People use parklands for many purposes. Much of the research conducted with adult park users lists walking and exercise, playing with the kids and walking the dog as the most common reasons people visit parks. Recent research also suggests that as increasing density reduces the size of private yards, simply getting out of the house is a key motivator for park use. Reasons why people don’t use parks include parklands not being welcoming, not feeling safe, there being nothing to do or no safe route to get there.
So what makes a park useable? There are several key factors: whether parklands are considered attractive and desirable places to be, whether people feel comfortable and safe, whether they can access them easily, what infrastructure is in place than provides opportunities for physical activity, social interaction and rest and relaxation, the presence of trees and the quality of park landscaping and maintenance.
Liveable Neighbourhoods (LN) guidelines outline several objectives relating to parkland design. These include supporting increased walking and cycling, retention of environmental features and integration of water sensitive urban design (WUSD) principles, and a minimum standard of landscaping. LN objectives also call for consideration of location and natural surveillance to enhance community access and safety, as well as balanced provision that ensures communities have access to a range of parkland experiences – such as playing sport, recreation and relaxation and enjoyment of nature.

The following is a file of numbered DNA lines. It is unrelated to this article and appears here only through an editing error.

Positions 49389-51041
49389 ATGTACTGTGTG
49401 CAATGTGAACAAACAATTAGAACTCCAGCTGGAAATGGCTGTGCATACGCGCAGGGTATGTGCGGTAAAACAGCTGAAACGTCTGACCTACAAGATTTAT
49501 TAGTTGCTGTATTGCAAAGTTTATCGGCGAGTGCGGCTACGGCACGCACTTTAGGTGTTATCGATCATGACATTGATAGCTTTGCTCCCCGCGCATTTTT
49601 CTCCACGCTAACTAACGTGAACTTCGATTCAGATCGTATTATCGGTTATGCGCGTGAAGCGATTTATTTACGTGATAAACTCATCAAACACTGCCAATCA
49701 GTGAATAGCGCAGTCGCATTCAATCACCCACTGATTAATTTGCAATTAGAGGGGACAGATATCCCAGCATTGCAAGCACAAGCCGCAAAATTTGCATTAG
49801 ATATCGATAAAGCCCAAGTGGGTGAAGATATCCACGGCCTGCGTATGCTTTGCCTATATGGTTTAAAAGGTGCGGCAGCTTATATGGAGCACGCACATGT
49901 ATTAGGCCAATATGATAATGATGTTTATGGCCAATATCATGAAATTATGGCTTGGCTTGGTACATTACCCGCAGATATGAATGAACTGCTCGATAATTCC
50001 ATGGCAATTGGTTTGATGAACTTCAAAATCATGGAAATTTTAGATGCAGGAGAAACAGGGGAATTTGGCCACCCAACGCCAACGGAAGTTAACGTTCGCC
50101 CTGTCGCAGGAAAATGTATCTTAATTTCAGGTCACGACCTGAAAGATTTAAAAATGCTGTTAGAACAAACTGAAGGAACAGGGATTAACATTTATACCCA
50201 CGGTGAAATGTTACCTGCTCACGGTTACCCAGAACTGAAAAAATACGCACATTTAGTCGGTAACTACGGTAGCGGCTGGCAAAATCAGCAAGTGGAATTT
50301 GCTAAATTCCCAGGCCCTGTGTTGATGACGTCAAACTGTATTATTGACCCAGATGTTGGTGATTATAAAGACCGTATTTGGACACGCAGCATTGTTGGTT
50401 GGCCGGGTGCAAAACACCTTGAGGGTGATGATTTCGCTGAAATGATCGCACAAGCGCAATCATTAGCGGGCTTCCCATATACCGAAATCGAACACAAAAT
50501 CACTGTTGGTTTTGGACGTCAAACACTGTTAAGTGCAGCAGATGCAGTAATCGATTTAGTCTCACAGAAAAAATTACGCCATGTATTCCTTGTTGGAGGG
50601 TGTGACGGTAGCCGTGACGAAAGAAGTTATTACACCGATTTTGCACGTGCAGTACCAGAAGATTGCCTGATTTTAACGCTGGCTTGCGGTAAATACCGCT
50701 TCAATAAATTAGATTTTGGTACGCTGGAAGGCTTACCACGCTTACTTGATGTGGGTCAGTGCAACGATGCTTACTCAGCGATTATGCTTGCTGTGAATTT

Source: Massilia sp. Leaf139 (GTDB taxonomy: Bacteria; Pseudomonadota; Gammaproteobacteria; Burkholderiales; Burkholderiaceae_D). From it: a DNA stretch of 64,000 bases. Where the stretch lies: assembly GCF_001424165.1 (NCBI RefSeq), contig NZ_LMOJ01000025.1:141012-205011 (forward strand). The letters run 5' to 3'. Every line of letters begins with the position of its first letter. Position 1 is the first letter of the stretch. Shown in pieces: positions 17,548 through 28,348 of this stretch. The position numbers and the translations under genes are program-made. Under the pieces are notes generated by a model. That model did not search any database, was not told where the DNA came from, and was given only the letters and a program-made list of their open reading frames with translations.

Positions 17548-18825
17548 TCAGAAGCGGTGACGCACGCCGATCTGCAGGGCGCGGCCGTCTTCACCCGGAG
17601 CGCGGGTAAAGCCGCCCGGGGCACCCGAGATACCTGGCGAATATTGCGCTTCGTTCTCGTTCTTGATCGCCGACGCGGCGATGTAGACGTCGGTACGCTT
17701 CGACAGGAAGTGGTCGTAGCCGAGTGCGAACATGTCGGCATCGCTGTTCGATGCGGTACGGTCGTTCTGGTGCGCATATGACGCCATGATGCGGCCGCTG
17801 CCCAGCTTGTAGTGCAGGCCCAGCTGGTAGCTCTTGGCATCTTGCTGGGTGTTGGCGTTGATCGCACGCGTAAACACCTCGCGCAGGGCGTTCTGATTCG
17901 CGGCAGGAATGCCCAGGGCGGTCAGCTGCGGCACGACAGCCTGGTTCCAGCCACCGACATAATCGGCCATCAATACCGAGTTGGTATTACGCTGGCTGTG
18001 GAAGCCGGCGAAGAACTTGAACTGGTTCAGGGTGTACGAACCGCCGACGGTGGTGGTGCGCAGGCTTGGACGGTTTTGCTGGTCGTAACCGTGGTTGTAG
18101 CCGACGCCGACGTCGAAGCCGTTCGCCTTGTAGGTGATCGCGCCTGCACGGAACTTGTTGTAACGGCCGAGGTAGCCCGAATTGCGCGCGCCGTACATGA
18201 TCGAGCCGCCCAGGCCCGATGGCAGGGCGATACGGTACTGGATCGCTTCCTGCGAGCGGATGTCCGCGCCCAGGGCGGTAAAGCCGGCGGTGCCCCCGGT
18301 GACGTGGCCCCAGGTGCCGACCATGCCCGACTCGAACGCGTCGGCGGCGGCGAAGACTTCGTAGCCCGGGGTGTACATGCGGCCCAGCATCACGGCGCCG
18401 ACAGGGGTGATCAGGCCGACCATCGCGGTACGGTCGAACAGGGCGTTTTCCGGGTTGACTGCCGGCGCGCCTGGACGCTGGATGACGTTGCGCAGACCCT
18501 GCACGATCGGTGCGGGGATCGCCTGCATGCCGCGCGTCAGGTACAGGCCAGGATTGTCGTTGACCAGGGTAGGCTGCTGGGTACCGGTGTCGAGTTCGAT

While these intentions are good, what the LN guidelines don’t do is provide enough information about how these objectives can be achieved – and it is ad hoc interpretation of the LN guidelines that has led to the provision of less than optimal parklands in many new residential developments.
Take a drive around many new developments and you are likely to see multiple small parks with minimal infrastructure (not much to do), little connectivity to other areas (not easy to access) and parkland spaces that all look very similar (little diversity in appearance or degree of attraction).
In some ways, this outcome is driven by the LN guidelines. One aspect is proximity. The guidelines recommend that local parks are located within 150-300 metre walk of all homes, resulting in proliferation of small pocket parks with limited scope to provide larger, multipurpose neighbourhood or district parks that might provide a variety of functions relating to use for sport, physical activity and exercise, social interaction or relaxation in a natural environment. LN guidelines also suggest that parklands should be adjacent to roads to increase natural surveillance. While there is merit in this objective, it means that children wanting to access parklands to play must navigate roadways in their neighbourhood often without designated footpaths or pedestrian crossings. From another perspective, integration of WUSD principles has resulted in some parklands appearing to function more as a landscaped water retention basin than useable parkland.
So how can these issues be resolved? One approach is to focus on outcomes for the end users with primary consideration given to how parklands will meet the needs of the people who live near them, rather on focusing first on proximity and water management. Secondly, it may be useful for future LN guidelines to provide better definitions of what constitutes balanced provision and the need for diversity of spaces to meet different needs. Changing how we think about access and park proximity may also be a key. What if rather than expecting that everybody lives within walking distance of a single area of parkland, we planned our neighbourhoods to ensure everybody lived within walking distance of access to a parkland network – with linear parklands, green streetscapes and designated access routes making it easy to get out of the house and talk a walk in the park?